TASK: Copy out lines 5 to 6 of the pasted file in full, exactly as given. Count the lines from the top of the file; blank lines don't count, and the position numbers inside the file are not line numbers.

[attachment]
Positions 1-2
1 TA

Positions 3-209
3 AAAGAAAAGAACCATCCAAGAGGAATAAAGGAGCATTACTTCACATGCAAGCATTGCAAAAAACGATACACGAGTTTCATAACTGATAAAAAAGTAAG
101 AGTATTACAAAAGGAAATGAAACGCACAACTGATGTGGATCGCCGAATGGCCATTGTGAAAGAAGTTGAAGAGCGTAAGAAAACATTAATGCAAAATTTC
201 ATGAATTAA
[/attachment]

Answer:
101 AGTATTACAAAAGGAAATGAAACGCACAACTGATGTGGATCGCCGAATGGCCATTGTGAAAGAAGTTGAAGAGCGTAAGAAAACATTAATGCAAAATTTC
201 ATGAATTAA